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New South Korean president could be less friendly to US interests

  • Trump said he wants Seoul to pay for a U.S.-deployed missile defense system.
  • Trump also said he wants to renegotiate trade with South Korea.
  • A liberal won South Korea's presidential election Tuesday, according to exit polls.
  • Divisions between the two allies are good for increasingly erratic North Korea.
President Donald Trump
Joshua Roberts | Reuters
President Donald Trump

President Donald Trump upset South Korea at precisely the wrong time.

Liberal Moon Jae-in won the Asian country's presidential election Tuesday, exit polls showed, likely setting South Korea up to take a more conciliatory tone in dealing with North Korea and contrasting with a more aggressive turn in the U.S. approach.

"Moon will almost certainly pursue a more conciliatory policy towards Pyongyang, which will make it more difficult for the United States to isolate North Korea with sanctions," said Isaac Stone Fish, senior fellow at Asia Society's Center on U.S.-China Relations. "And it could make Trump's offer of meeting with Kim [Jong Un] less attractive, if Pyongyang feels more able to get what it needs from Seoul."

Late last month, Trump shocked the longstanding U.S. ally and trading partner in an interview with Reuters with two unexpected announcements: He wants Seoul to pay for a missile defense system the United States is deploying there, and he wants to renegotiate the existing free trade agreement between the two countries.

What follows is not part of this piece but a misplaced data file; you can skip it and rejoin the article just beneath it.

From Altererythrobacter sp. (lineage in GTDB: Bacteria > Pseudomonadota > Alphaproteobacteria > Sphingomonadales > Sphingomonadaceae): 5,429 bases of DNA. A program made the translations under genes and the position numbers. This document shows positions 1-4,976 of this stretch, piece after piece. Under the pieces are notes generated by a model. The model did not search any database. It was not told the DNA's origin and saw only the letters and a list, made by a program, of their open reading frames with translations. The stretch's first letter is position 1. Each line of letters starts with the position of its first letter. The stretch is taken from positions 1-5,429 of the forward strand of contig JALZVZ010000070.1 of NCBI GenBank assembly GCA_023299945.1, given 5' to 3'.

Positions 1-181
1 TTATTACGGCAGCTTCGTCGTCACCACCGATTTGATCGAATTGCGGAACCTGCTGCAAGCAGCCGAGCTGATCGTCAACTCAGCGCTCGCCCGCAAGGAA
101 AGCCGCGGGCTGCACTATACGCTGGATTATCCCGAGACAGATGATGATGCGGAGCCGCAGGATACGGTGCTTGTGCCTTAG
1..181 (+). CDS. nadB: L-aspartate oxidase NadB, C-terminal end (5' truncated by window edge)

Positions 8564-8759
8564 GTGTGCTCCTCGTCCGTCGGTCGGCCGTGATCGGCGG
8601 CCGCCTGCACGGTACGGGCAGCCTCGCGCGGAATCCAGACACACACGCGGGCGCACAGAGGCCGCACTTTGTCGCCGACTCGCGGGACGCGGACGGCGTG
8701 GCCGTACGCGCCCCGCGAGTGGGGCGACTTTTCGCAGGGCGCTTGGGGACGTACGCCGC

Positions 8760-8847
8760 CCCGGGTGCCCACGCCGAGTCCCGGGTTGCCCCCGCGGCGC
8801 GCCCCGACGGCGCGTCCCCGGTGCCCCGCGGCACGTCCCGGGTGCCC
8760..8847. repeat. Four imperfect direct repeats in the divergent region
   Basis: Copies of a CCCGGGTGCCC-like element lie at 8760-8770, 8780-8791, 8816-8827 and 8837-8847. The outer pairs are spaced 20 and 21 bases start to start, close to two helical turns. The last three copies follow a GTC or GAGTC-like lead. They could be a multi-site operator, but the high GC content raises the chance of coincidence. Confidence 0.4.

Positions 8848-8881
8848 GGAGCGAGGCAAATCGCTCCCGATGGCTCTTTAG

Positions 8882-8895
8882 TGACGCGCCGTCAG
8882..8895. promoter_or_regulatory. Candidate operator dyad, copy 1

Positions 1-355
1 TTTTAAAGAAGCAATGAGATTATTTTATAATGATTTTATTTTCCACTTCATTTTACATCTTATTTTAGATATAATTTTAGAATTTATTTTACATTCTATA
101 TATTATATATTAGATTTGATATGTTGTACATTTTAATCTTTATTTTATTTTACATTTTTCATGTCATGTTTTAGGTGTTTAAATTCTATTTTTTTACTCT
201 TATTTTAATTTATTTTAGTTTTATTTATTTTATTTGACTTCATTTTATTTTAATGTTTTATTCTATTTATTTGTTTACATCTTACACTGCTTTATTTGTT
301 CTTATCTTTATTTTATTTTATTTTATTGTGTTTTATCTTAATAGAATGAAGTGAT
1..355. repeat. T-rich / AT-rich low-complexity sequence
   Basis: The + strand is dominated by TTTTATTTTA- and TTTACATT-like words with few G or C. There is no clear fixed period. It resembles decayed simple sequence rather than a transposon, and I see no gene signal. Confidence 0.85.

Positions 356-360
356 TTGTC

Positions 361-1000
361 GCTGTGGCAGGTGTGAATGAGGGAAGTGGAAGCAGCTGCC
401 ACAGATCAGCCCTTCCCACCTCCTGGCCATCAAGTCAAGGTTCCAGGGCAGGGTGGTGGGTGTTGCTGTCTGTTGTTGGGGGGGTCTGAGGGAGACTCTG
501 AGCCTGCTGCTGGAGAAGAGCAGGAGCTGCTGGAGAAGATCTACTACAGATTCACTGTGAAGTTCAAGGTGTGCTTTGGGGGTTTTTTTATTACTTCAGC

The comments came against a high-stakes backdrop: Tensions are rising around North Korea's nuclear threat, and the South Korean election stands to mark a significant shift from nearly a decade of conservative rule. That puts a lot at stake, not just for South Korea, but also for the shape of its future alignment with the United States.

"In terms of South Korea's diplomatic politics, this came at a very bad time," said Scott Snyder, director of the program on U.S.-Korea policy at the Council on Foreign Relations. "It creates an opportunity for [the missile defense] issue to be even further politicized in South Korea in ways that will not serve U.S. or South Korean interests."

"I don't think Trump did this intentionally, but [he] exposed a gap that may be widened," Snyder said. It "may be an opportunity for North Korea to exploit."

The White House did not respond to a CNBC request for comment.

The crack in the U.S. relationship with South Korea reduces the pressure on North Korea to denuclearize, just as China — which has the most leverage on Pyongyang — was just beginning to grudgingly step up economic constraints on the state. Chinese authorities suspended coal imports from North Korea in February.

Meanwhile, the Chinese have retaliated against South Korean companies to punish Seoul for allowing the U.S. to deploy the Terminal High Altitude Area Defense (THAAD) system in the region.

"One of the reasons we tried to quickly finish THAAD deployment [is] because we believe the U.S.-South Korea relationship was a firm alliance," said Hyun-Wook Kim, a professor at the Korea National Diplomatic Academy in Seoul, a school for South Korean diplomats. "But then Trump … gives me some internal debate about what to do with China and the U.S."

Election could go against US interests

If U.S. strategy against Kim Jong Un's North Korea is to squeeze the little connection Kim's isolated country has with the rest of the world, that may be more difficult now: South Korea looks more open to working with the dictatorship, especially after Trump's comments.

Seoul could become even more open to talking with Pyongyang if Moon sticks to his talking points.